Winston-Salem, N.C. innovation district recognized as a “Best Practice for Creating Integrated Places” for intentionality around developed mixed-use space

Innovation Quarter today announced special recognition by the Global Institute on Innovation Districts (GIID) as a “Best Practice for Creating Integrated Places.” The recognition comes as GIID has spent the better part of 2020 examining nine innovation districts around the world in an effort to better understand this emerging model as an avenue for driving new waves of innovative, sustainable, and inclusive growth.

“Innovation Quarter has shown the world that integrated places is not just a concept for one landmark building; it is the ambition to create mixed places for the majority of institution-led projects. In doing so, they have advanced the practice by leaps and bounds,” said Julie Wagner, president of the Global Institute on Innovation Districts. “The work of Innovation Quarter to create authentic, integrated places shows research universities and medical institutions around the world what it means to ‘lean in’ and create spaces where a diversity of people are welcome and can actively use.”

GIID estimates that over 100 innovation districts are emerging around the world, each distinctively leveraging their R&D strengths, place assets and the ambitions of local leadership. Yet, innovation districts—geographies commonly defined by expansive single-use research institutions and campuses—often struggle to create innovation communities that facilitate the mixing of people, firms, and activities.

For Innovation Quarter, the vision for transforming a former tobacco manufacturing district into a thriving innovation community was realized over decades of highly deliberate efforts—land assembly, the development of underlying infrastructure and the re-imagination of space.

Critical elements in the development of Innovation Quarter have included a focus on a mixed-use, amenity-rich urban development, importantly anchored by Wake Forest School of Medicine. In addition to work space, education space and multiple retail offerings, the Innovation Quarter features the 1.6-acre, publicly accessible Bailey Park and the Long Branch Trail, a 1.2-mile greenway that connects with the greater Winston-Salem greenway system. Interviews with leaders advancing Innovation Quarter helped GIID determine that successes in advancing mixed-use development relied on a combination of institutional engagement, private-sector participation, patience, evolutionary vision, and partnering with a thoughtful developer.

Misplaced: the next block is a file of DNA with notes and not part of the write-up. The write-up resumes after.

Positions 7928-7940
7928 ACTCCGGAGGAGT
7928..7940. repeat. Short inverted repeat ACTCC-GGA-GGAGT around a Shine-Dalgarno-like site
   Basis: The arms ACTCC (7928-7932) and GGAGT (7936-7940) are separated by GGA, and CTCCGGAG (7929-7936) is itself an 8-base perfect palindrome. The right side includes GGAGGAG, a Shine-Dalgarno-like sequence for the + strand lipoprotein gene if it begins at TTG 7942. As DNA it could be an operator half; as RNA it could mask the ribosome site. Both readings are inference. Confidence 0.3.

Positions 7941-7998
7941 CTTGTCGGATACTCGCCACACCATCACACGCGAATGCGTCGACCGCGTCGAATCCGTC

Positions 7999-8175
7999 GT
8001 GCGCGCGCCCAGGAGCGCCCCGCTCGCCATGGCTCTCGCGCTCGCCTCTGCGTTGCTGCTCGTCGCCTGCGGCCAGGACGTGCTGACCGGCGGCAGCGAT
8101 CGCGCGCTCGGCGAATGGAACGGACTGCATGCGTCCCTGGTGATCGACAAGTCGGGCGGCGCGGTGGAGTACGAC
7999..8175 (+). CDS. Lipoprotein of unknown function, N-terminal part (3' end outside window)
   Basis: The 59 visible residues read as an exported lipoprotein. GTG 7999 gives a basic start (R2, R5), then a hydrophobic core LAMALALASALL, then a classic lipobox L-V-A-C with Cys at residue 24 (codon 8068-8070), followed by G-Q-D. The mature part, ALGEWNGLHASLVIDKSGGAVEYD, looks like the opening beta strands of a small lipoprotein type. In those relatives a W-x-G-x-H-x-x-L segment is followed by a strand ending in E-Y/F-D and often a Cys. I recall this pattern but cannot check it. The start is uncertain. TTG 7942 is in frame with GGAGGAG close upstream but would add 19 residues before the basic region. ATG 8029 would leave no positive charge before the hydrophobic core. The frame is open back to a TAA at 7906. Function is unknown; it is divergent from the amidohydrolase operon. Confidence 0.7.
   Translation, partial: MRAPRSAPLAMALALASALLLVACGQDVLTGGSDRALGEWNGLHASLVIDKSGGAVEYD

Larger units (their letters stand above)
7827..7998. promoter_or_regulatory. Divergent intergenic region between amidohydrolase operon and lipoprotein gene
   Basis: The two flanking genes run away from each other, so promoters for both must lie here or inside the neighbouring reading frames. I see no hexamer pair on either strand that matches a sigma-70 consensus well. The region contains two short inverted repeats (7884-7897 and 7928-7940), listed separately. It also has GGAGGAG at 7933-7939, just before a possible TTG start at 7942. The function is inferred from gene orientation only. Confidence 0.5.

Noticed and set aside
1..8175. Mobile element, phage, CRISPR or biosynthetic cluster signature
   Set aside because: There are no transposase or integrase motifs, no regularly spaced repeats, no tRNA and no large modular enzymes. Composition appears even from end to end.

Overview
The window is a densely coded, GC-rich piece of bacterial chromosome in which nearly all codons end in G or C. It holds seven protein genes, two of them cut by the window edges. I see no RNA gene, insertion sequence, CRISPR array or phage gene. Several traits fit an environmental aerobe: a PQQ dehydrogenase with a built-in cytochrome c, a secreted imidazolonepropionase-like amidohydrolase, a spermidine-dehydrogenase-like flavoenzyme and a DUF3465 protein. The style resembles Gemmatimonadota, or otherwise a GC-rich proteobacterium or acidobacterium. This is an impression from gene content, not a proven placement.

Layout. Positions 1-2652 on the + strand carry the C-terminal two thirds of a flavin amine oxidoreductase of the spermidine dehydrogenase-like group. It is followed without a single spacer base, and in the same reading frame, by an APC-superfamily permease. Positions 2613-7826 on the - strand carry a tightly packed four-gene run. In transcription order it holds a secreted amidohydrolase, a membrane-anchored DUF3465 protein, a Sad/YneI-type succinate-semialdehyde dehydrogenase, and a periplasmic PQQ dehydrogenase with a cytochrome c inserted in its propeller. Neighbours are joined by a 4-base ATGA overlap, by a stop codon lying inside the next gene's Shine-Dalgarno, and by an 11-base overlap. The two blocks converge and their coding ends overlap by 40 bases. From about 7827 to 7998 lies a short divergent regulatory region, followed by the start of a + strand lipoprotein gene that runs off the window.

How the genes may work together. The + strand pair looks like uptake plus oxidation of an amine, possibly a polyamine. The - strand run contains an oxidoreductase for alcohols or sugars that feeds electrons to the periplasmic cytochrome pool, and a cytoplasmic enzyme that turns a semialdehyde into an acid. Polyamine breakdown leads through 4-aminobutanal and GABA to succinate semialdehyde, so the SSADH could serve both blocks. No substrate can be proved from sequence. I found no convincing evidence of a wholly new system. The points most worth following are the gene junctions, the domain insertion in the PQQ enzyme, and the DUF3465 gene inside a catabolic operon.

Bailey Power Plant is a strong example of how Innovation Quarter successfully creates integrated places. Rather than finding a single company to lease the entire 111,479 square foot building, the development team instead transformed the power plant—along with Bailey Park—into the district’s center of gravity.

This vision drove Innovation Quarter’s leadership and Wexford Science + Technology, their master developer, to achieve a new level of integrated design.  Bailey Power Plant is now home to multiple restaurants, community spaces, an innovation hall, Wake Forest School of Medicine departments, private companies, and flexible spaces to house start-ups, non-profits, and community organizations.

“From the beginning, our desire for the Innovation Quarter has been to create dynamic spaces that help drive inclusion, convergence and collaboration,” said Innovation Quarter head of real estate development Graydon Pleasants. “We’re grateful to be recognized by the Global Institute on Innovation Districts in a way that allows us to be a model for mixed-use development to our counterparts around the world.”